As a result, the amount of bank credit to the industry may have declined, but the banks have not shied away from increasing credit where it is deserved. They are just being very selective.

The real issue is that when the banks tighten credit it is always the small- and medium-sized companies that are the most affected because they are the ones who actually need the credit to expand their businesses. We have to find a way to keep them from being left out in the cold.

Rapaport News: Are small-and medium size manufacturers being overshadowed by industry consolidation?

AM:
Yes, but that is due to tight manufacturing margins. The small- and medium-sized manufacturers are closing shop because the margins are not there. At the same time, there is no new blood coming into the industry.

The silver lining is that it looks like the world economy is turning around and hopefully by 2015 manufacturing will be profitable again. This would encourage new entrepreneurs to come and set up factories.

Rapaport News: There is a suggestion that there is an oversupply of polished in the market at the moment. Do you share that assessment?

AM: There are a lot of goods in the 0.20-carat to 1-carat sizes, despite the five months of inventory held up at the Gemological Institute of America (GIA). Think about what it would mean if the turnover time at the GIA dropped to two weeks overnight. All of those goods would flood the market.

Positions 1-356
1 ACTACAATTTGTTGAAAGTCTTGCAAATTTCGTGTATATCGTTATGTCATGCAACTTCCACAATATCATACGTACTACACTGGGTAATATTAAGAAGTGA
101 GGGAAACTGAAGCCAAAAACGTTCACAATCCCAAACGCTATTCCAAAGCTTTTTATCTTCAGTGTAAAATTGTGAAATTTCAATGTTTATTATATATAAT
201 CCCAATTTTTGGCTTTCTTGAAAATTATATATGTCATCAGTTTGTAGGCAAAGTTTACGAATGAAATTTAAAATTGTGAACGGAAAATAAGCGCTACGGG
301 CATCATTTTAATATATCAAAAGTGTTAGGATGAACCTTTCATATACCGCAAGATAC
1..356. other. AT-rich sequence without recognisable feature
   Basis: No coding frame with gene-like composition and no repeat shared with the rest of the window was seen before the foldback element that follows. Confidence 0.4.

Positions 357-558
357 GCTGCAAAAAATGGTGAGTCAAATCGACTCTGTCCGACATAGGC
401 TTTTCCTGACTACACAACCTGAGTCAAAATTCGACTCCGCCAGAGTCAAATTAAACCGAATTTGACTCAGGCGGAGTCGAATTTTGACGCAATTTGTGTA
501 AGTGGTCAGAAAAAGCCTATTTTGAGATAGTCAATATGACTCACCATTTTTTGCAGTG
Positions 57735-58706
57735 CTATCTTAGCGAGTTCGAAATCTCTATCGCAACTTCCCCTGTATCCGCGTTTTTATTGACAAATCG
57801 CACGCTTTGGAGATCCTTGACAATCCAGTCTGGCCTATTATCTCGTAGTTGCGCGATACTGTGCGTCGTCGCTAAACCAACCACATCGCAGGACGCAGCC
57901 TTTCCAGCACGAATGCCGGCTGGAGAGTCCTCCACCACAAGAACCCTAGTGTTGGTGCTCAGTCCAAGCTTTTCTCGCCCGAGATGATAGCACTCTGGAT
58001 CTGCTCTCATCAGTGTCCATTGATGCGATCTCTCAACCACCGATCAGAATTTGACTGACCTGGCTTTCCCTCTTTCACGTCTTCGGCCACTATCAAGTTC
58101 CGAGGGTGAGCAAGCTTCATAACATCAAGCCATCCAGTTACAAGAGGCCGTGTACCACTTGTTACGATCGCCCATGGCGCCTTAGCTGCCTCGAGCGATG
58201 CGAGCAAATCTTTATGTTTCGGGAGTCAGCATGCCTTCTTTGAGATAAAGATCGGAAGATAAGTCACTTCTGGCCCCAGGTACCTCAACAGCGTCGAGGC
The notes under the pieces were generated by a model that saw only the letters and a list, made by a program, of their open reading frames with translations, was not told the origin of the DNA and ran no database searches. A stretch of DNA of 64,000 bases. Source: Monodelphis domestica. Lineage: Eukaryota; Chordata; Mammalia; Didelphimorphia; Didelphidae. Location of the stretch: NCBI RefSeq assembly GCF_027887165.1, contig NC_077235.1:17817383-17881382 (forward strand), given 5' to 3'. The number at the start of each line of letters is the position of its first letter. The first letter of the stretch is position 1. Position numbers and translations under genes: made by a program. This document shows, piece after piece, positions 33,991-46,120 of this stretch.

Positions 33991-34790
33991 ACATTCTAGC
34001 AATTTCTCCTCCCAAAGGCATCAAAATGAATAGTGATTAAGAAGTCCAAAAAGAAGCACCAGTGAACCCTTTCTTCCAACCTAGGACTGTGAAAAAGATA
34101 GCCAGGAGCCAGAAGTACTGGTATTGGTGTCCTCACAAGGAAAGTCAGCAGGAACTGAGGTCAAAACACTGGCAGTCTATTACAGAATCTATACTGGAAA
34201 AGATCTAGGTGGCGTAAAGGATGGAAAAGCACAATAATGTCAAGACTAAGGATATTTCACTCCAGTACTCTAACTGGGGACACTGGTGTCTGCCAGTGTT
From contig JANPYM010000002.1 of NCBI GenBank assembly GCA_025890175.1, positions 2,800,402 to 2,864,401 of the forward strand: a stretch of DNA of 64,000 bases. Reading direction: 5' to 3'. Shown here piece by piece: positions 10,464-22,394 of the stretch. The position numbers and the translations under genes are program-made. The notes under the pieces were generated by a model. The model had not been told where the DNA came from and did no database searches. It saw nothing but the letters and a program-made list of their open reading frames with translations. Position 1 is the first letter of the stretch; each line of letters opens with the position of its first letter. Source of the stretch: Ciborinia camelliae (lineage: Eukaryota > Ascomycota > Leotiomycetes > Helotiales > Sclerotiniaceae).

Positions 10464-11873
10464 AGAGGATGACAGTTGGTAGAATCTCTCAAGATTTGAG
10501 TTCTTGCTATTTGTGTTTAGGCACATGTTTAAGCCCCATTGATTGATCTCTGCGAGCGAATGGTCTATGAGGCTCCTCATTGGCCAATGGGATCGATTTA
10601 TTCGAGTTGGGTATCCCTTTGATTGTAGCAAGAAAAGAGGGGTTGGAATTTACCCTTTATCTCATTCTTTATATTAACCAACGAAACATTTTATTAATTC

I expect that the GIA will reduce the backlog gradually and not all in one shot. If the goods are released gradually, they would reach the market sometime in 2015, and if it is in sync with an improving market the effect should be minimal.

However, if the turnover improves rapidly, then the effect on prices could be significant, like what happened when the GIA started prioritizing 1-carat and higher stones. After they improved turnaround times on the 1-carats stones you saw the prices in that category weaken over the past 3 to 4 weeks.

Rapaport News: What advice would you give to someone starting out in the industry?

AM: Make sure to use your own capital and conduct your business ethically. You need to ensure that you are buying and selling the right goods with the right people if you want to stay in business long-term.

While ethics can be somewhat subjective, today compliance plays a major part in the business.

Having said that, as the industry has grown, many old values have started to fall by the wayside and some of those things need to be brought back. For example, when you said mazal it signified a commitment, and you couldn’t go back on it or it would affect your reputation. These kinds of values needs to be brought back to the trade.
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Tags: Anoop Mehta, BDB, Bharat. Mumbai, Rapaport News, rough diamond trading